Brandon Crisp was a 15-year old youth who had an argument with his parents, left his house, and died a tragic death in October 2008.
A quick google search for 'Brandon Crisp' will reveal hundreds of news articles chronicling the sad story of the search for Brandon as a missing person, culminating in the discovery of his body by hunters just over three weeks after his disappearance.
I've started this blog to share some thoughts about why this story has had such a dramatic effect on so many people that had never known Brandon - people such as myself. It's not meant to share any earth-shattering information, but more to share a few observances and to remember a life that was taken away all too soon.
Brandon left home at 3pm on (Canadian) Thanksgiving day, October 13th, 2008. He had an argument with his parents, who had taken away his xbox video game system after he became infatuated with the game "Call of Duty 4: Modern Warfare", and spent significant amounts of time playing the game, also affecting his school work. He claimed he would leave home over the argument, his parents calling his bluff - ie "don't forget your coat, it could get cold".
I first heard about the story later that week, as the police posted Brandon as a missing person, and searches were begun. My attention was likely first caught by the "video game addiction" angle that the parents and media had stressed, since I myself am in the video game development business. But for some reason this story drew me in, emotionally, much more than any previous story of this type.
Lets face it, children go missing all the time, sometimes in very tragic circumstances. Some cases even get extensive media coverage. But for me this was different. Was it because Brandon reminded me of myself at his age, or of other children that I knew more closely? Maybe that had something to do with it. Certainly the pictures of Brandon help cement the emotional bond ... is a picture worth a thousand words? Looking at Brandon, we can see a young teen who is short for his age, slight build, maybe the word "vulnerable" might fit... It's sad to say that first impressions can have an effect, but if this case was a gruff looking heavy-built teen, it would have been different. Yet Brandon's story immediately generated a feeling that this was a youth that needed our help, and needed to be found and reunited with a family that obviously cared very much for him.
I joined the Facebook group "Where is Brandon Crisp" - a group that grew to be over 22,000 strong before his body was found - and I started learning a lot more about him. He had a twin sister, and an older sister. Seemed relatively active - snowboarding, playing hockey, spending time on the water of nearby Lake Simcoe, and so. A Facebook member with 259 friends. And he had a lot of people that cared about him. Some of the early comments in the Facebook group were from schoolmates and family, all imploring him to come him, telling him how much he was missed.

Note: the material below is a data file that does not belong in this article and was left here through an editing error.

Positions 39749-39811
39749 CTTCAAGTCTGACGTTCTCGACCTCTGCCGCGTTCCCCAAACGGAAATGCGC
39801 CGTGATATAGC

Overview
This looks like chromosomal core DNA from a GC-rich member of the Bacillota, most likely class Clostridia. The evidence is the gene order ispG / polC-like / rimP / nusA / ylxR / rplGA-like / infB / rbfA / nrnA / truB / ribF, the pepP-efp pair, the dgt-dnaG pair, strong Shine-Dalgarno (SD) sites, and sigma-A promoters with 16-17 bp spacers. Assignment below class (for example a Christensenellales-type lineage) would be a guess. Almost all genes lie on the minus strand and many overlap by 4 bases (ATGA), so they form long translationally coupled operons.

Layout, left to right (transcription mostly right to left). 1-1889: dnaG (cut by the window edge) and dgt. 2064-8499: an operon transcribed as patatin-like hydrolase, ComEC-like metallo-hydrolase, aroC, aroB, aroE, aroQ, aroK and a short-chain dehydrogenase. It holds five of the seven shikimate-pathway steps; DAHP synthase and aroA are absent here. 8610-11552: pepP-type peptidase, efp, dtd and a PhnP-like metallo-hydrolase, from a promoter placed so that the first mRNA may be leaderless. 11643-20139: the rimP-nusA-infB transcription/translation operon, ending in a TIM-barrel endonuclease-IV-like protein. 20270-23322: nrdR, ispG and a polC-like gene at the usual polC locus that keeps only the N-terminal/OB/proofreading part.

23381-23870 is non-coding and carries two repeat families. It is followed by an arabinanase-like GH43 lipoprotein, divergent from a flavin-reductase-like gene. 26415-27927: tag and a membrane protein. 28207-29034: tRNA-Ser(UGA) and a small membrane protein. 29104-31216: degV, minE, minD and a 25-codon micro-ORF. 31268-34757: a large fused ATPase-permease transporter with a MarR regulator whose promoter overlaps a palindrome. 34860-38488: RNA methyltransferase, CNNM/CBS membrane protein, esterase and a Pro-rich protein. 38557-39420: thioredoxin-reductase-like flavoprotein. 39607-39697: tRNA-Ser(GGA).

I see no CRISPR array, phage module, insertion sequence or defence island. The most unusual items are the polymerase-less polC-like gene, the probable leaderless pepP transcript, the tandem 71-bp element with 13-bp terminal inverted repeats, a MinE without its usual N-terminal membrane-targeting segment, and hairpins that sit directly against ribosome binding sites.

As late October turned into early November, it became increasingly difficult to keep up hope. The Facebook group was full of posters with consipracy theories and occasional crude comments, police and volunteer search teams had turned up no trace, examination of the xbox and Brandon's online account had revealed no clues, and the fact that Brandon had not show any sign of activity - no online logins, no contact with friends, and so on - had the possibilities looking increasingly bleak. I was unable to get to barrier for the volunteer searches organized in October, but I wracked my thoughts with ways that I might be able to help. Where did Brandon go? What could have happened that would result in no sign from him? Was he too scared or embarressed to come home, knowing what a huge effort had been put in to his case? Was he unable to come home, abducted or held against his will? Did everyone get it wrong and misjudge that Brandon would truly 'run away' over a seemingly minor argument?
On November 5th, the unthinkable became fact when hunters found his body in a wooded area, just beyond the ground search areas.
It was a thread in the Facebook group that alerted me to the news, first carried by the CP24 news service, that a body likely to be Brandon's was found. By that time I had been following both the story and Brandon's life for more than two weeks, and even with the sense of impending tragedy, the news was a huge blow.
So why would I get so emotionally attached to a boy and his family that I had never met and lived almost 100 miles away? Or is this just a case of "internet rubbernecking", an infatuation with a story that I really had no business in getting involved with?
Well, the story of Brandon Crisp has touched me, in a way that I will never forget. From now for the rest of my life it's become a part of my emotional makeup, a story that I will remember, grieve, and contemplate - a story of an unfair end to a bright and promising life. I'm sure that many of the 22,000 members of the Facebook group will soon move on - by this time next year, they'll remember the story as "oh, that boy that left home over the video game argument and was found dead in the woods". But some, like myself, will not forget the name Brandon Crisp, or the grief of the Crisp family, or the face of the young man that showed so much promise.
Brandon may have passed away alone in the woods in a physical sense, but he was certainly not alone in a spiritual one - thousands upon thousands were hoping and praying for his safe return. Maybe one of the greatest tragedies in a story filled with them is the fact that Brandon died without ever knowing that an overwhelming number of people - family, friends, even strangers like me - cared so much about him.